Hailed by Downbeat as “a living work of modern art”, True Stories is the fourth album of Michigan-born musician Mark Wade who’s been named one of the best bass players of the year five out of the last six years in Downbeat magazine’s readers’ poll.

Founder and director of New Music Horizons which promotes the work of emerging composers of jazz and classical music, the release comes hot on the heels of “Songs from Isolation” (2020), “Moving Day” (2018) and “Event Horizon” (2015).

The album is a fusion of some of his major influences, including music of jazz giants like Miles Davis, Wayne Shorter and Joe Zawinul.

The disc begins with “I Feel More Like I Do Now” that was inspired by Miles Davis’ version of “Freedom Jazz Dance” from his Miles Smiles album, the first jazz disc that Wade heard.

This is perhaps one of the most complex compositions on the album.

Sometimes reminiscent of EST’s music in terms of structure, it’s full of dynamics and rhythmic variety, bringing the spirit of jazz from the past, firmly into the 21st century.

Wade powerful, Harrison and Neumann are all exquisite – a great start.

“Falling Delores” follows, a nod to Wayne Shorter based on his compositions “Fall” and “Dolores” to which Wade adds his personal compositional point of view. An attractive song and adaptation with unexpected time changes.

“The Soldier and the Fiddle”, inspired by Stravinsky’s “The Soldier’s Tale” is an original by Wade that begins with solo double bass, with impressions of a military march joining from time to time.

This tune gives way to Wade’s solo, which with Harrison’s piano develops a beautiful melody supported discreetly by Neumann’s drums.

With flamenco touches, this song, the longest on the album, is intense and introspective. It’s palpable that Wade is comfortable developing this song, and it allows him to show himself openly as well as the rest of the group.

“In The Market” is a theme from Weather Report which is taken at a breakneck speed by Wade and Harrison; a mix of modernism and classicism overflowing.

“Piscataway Went That-A-Way” was inspired by “Swamp Thing” by Fred Hersch, which because of this, Wade played on the radio for a while in Piscataway, New Jersey. An excellent blues, which can be defined as cozy and evocative.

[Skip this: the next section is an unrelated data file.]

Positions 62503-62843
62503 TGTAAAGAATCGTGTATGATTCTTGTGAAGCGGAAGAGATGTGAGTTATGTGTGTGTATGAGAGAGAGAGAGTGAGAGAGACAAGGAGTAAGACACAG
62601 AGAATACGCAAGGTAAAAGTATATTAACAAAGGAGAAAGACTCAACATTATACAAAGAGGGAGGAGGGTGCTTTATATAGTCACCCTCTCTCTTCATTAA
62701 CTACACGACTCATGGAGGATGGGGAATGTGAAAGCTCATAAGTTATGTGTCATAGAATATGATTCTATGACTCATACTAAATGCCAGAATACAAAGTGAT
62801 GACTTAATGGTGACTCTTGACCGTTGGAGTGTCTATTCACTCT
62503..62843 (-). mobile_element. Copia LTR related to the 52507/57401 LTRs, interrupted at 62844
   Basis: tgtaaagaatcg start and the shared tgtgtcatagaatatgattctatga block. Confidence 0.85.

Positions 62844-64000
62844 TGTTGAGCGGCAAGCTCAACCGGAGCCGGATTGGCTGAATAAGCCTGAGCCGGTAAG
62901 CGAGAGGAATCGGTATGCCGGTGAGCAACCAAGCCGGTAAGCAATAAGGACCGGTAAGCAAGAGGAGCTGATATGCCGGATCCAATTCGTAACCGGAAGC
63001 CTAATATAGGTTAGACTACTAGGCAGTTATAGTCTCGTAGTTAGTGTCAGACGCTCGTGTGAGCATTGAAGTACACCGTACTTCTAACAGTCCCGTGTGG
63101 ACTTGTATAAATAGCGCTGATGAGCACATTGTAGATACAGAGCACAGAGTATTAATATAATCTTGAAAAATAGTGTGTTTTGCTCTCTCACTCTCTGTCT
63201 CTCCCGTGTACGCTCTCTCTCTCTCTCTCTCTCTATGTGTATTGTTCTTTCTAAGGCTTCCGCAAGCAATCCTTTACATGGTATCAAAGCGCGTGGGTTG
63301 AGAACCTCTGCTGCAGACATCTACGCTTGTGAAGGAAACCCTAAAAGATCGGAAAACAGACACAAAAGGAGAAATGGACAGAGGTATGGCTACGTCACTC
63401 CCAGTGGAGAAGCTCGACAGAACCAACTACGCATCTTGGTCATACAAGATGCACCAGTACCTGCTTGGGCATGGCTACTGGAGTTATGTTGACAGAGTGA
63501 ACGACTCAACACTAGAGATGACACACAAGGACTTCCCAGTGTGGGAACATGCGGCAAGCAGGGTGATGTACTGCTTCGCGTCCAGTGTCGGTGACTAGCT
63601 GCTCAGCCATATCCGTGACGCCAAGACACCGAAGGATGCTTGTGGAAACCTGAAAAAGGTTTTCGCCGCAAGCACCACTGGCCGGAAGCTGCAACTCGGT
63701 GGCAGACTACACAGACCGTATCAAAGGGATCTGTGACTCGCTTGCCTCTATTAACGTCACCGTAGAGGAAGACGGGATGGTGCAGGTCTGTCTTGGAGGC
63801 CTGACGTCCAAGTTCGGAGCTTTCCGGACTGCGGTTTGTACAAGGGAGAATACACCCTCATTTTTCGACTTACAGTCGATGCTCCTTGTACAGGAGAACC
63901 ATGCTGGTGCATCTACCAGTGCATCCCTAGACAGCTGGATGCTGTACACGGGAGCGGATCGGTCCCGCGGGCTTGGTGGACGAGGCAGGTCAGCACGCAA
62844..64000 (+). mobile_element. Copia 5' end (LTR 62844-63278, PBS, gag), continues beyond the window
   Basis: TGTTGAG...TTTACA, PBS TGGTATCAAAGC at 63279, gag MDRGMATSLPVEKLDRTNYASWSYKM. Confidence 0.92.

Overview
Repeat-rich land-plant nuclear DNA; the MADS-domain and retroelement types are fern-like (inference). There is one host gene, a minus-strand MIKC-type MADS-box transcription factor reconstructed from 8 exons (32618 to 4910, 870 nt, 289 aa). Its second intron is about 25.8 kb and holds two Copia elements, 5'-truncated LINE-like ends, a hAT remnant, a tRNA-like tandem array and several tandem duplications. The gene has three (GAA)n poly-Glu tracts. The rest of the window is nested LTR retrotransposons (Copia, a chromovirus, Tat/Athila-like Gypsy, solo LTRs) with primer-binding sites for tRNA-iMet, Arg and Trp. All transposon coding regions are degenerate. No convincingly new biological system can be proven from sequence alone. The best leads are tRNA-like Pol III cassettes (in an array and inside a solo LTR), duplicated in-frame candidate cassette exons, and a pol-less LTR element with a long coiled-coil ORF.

“A Simple Song” is based on “Eventualities” by Frank Kimbrough and is a tribute to the piano of the late composer and educator of Wade at the University of New York.

Harrison’s piano is lyrical, and changing rhythms create an emotive and relaxed atmosphere. Wade’s solo seems to thank him for the moments together and, in a way, serves as a goodbye to the teacher.

The two-part song “Song With Orange & Other Things”, as its title suggests, combines a composition of Wade in the first part, dominated by pizzicato, with Mingus’s composition “Song With Orange” following.

Wade demonstrates his ability as a song interpreter, with excellent accompaniment by Harrison and Neumann. One of the best cuts on the album.

Completing the album is the song “At the Sunside”.

On this occasion the basis of the composition is “Solokvist” by the Swedish soprano saxophonist Mikael Godee. He composed it for the Scandinavian group CORPO, which included Wade on their 2018 European tour.

Wade adds his original melody and together this is a great track, which reminds me of the Mehldau Trio. Another great moment on the album.

The chemistry between the three musicians is complete; to paraphrase Mark Wade: “each one is a third of its sound”.

The recording is really good, allowing you to listen to each and every one of the components of this excellent trio.

We are faced here with a trio that we hope will stay together for many more years and become one of those trios that have left an indelible mark on the history of jazz.

Mark Wade – bass, Tim Harrisson – piano, Scott Neumann -drums